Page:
Capital Markets

Bondholders Give Bally a Breather

Last month the company said it will restate its financials from 2000 through 2003 and the first quarter of 2004, adding that KPMG will re-audit the...
Stephen TaubDecember 10, 2004

Bondholders of Bally Total Fitness Holding Corp. have given the company more time to sort out its financial problems, even though they could have deemed the gym operator in default.

The company said it has received and accepted consents from the holders of a majority of its 10.5 percent senior notes due 2011 and 9.825 percent senior subordinated notes due 2007 to a limited waiver, which may extend until as late as July 31, 2005, of any default arising from the company’s failure to file its financial reports on time.

In March, the company announced that it would restate its results stemming from the timing of recognition of prepaid dues. In addition, Ernst & Young resigned as its accounting firm — without accounting, reporting, or auditing disagreements with Bally, according to the company — and was replaced by KPMG. In April, Bally announced that the Securities and Exchange Commission had launched an investigation related to the restatement and that John W. Dwyer resigned as chief financial officer.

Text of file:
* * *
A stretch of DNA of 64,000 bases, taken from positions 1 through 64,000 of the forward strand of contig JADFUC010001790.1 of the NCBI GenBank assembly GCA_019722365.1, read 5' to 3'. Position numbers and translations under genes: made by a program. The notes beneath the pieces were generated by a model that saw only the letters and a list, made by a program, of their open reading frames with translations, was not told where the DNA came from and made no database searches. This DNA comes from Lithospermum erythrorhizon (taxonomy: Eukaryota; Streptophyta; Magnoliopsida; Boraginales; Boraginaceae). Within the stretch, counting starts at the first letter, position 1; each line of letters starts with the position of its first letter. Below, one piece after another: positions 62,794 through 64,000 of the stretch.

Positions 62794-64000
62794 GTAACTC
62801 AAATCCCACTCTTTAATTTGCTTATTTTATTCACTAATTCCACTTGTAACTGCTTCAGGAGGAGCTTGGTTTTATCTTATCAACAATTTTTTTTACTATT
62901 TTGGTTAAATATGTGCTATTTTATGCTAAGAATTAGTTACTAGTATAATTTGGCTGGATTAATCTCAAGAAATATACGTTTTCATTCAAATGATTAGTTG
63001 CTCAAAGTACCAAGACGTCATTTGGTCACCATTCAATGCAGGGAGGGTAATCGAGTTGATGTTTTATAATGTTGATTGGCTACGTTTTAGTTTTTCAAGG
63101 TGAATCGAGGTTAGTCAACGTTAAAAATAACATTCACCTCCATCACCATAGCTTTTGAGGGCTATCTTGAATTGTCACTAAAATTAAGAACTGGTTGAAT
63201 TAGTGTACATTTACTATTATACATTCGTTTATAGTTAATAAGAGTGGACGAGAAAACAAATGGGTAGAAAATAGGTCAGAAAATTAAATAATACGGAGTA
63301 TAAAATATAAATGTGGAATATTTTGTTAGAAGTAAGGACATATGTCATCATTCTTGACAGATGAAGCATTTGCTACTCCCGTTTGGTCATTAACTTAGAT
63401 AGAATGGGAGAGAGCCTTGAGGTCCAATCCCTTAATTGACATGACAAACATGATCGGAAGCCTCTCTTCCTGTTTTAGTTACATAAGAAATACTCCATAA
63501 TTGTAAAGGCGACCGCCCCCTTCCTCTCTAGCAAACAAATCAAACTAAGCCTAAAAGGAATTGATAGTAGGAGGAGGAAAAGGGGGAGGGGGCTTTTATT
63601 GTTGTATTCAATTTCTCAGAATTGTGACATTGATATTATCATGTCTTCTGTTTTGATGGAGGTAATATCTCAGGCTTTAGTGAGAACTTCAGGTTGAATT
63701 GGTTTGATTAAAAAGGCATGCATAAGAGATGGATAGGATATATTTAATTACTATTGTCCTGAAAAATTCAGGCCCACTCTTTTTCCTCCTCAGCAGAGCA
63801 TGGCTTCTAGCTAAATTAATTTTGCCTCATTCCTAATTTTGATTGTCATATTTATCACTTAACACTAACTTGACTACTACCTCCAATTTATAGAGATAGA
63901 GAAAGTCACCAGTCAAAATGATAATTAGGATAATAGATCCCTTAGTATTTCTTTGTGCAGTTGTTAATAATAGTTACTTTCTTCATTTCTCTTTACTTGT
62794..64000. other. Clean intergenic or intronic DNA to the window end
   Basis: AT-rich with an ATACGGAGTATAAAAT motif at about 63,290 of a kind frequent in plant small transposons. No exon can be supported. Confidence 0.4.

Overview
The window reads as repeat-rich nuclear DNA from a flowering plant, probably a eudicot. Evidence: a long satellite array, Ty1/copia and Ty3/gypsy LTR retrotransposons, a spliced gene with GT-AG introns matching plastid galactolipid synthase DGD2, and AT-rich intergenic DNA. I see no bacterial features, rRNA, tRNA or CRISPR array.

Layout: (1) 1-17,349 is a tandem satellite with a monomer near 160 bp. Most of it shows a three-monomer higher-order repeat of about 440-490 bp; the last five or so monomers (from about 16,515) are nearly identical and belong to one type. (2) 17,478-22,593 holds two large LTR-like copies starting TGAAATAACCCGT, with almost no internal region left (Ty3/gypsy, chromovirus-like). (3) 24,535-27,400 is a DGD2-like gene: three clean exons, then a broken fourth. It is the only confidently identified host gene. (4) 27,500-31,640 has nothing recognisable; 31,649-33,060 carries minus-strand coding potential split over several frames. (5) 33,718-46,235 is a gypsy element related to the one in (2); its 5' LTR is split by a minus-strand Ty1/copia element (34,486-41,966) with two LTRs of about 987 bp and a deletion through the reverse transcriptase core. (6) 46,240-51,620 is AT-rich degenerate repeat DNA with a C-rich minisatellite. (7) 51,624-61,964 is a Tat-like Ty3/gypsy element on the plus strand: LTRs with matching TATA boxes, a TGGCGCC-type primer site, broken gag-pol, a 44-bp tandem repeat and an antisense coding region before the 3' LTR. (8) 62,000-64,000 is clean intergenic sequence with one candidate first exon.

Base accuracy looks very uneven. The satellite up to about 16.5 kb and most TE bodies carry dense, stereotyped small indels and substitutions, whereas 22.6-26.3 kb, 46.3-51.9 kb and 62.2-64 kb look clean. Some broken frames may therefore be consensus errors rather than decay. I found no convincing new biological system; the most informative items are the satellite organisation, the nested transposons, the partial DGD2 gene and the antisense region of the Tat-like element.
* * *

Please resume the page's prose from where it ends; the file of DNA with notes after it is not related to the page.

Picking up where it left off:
And in November, the company said it will restate its financials from 2000 through 2003 and the first quarter of 2004, adding that KPMG will re-audit the financial statements for 2002 and 2003 previously audited by Ernst & Young.

Last week, Bally said it doubled the fee it would pay to the bondholders for the default waiver, to $5 per $1,000 principal amount of the notes.

The waiver gives Bally until May 31, 2005, to file audited financial statements, according to Dow Jones, citing a source familiar with the terms of the consent solicitation. If the company does not file the financials by then, the agreement allows for as many as two one-month extensions, each for an additional $2.50 per $1,000, according to the wire service.